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Malaria vaccine needs pilot projects - experts

Monday October 26th, 2015

Pilot projects need to be set up in Africa to test the implementation of a new malaria vaccine, an expert committee has decided.

The vaccine, RTS,S, is the first vaccine to show effectiveness against the disease.

But it needs four doses to be effective - and World Health Organisation experts say this may cause problems in Africa where it will work against the P.falciparum parasite.

The fourth dose has to be given 18 months after the first three doses.

Professor Jon Abramson, chair of the expert committee, said: “The question about how the malaria vaccine may best be delivered still need to be answered.

“After detailed assessment of all the evidence we recommended that this question is best addressed by having three to five large pilot implementation projects.”

The charity Medicins sans Frontieres gave a cautious welcome to the move - but called for efforts to find an effective vaccine to be continued.

Its medical director Dr Micaela Serafini said: : “Considering the RTS,S malaria vaccine is at best effective about one third of the time, and requires four doses, we think that WHO has made a rational recommendation based on the evidence available for the vaccine’s limited use, but urges caution and close monitoring.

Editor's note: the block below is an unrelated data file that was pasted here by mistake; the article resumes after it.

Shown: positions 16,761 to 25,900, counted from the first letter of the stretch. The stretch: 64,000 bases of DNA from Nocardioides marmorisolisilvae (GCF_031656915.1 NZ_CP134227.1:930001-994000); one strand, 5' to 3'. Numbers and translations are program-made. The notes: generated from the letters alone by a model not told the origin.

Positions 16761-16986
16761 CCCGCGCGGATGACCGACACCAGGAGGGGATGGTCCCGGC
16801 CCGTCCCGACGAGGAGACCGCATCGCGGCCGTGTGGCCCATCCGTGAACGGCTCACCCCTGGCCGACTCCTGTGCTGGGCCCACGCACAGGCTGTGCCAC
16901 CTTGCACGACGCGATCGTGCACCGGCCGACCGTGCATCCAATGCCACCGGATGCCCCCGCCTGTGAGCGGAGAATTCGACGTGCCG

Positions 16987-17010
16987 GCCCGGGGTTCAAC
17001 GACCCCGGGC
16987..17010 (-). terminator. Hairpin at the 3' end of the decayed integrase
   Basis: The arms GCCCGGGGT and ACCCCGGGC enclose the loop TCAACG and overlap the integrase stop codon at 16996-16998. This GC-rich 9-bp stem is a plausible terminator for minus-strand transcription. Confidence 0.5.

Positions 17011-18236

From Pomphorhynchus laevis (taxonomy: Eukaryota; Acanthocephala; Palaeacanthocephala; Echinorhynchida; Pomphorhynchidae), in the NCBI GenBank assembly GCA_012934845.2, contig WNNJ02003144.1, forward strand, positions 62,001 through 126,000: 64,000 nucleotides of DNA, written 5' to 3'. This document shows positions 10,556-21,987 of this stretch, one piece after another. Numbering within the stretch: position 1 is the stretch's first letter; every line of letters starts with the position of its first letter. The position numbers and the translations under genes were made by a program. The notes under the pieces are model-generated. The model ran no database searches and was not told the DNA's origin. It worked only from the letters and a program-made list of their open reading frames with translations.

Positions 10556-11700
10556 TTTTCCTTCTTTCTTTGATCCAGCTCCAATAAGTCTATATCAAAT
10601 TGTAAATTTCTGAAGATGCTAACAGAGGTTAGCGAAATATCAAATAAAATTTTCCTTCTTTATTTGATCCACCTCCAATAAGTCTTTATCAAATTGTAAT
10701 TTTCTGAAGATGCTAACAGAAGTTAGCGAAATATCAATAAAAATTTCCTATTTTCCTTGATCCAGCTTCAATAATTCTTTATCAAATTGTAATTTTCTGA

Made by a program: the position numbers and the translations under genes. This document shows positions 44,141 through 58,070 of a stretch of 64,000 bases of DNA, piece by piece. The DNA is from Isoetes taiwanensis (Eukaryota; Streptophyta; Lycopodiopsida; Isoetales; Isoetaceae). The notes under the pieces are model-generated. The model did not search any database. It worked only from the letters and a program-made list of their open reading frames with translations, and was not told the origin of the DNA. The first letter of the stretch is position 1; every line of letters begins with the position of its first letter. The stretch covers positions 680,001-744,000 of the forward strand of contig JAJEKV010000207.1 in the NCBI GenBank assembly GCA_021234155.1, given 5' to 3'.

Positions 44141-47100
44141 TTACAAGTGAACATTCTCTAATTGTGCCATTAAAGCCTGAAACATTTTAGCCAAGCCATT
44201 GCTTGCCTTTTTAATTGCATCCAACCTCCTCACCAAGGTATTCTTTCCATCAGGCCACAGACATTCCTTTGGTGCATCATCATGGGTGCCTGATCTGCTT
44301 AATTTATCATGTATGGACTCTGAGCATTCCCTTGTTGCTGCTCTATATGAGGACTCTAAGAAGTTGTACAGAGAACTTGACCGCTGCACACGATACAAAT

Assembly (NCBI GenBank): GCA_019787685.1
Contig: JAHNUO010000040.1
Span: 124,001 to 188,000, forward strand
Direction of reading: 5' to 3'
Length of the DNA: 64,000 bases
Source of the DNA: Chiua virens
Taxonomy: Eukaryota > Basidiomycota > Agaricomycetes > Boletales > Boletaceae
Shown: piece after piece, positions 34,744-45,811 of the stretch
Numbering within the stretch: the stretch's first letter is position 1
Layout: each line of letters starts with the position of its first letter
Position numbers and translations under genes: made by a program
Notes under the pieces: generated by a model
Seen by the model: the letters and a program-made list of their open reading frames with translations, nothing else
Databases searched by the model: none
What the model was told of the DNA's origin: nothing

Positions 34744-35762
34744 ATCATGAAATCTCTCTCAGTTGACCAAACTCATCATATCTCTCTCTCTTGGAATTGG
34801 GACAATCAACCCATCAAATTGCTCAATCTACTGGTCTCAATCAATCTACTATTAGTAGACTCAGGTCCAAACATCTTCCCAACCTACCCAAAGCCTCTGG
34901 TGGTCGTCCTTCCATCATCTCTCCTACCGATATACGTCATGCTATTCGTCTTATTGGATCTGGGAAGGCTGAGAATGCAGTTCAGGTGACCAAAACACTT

“Most areas with a high burden of malaria cases are in low-resource settings with weak health systems, so the successful introduction of RTS,S in these areas would be extremely challenging, requiring intensive resourcing better placed on scaling up existing malaria treatment and prevention activities."

* The experts also called for the withdrawal of one polio vaccine, which is designed to work against type 2 poliovirus. The type 2 wild poliovirus was declared eradicated in September and has not been detected since 1999 - but the vaccine itself can cause paralysis.

The move would mean the polio vaccine would contain only type 1 and 3 viruses.

Yesterday was World Polio Day and health experts were celebrating the apparent disappearance of the wild poliovirus in Africa.

No case has been reported for a year, the World Health Organisation said.

This year the virus has only been seen in Pakistan and Afghanistan.

Tags: Africa | Flu & Viruses | World Health

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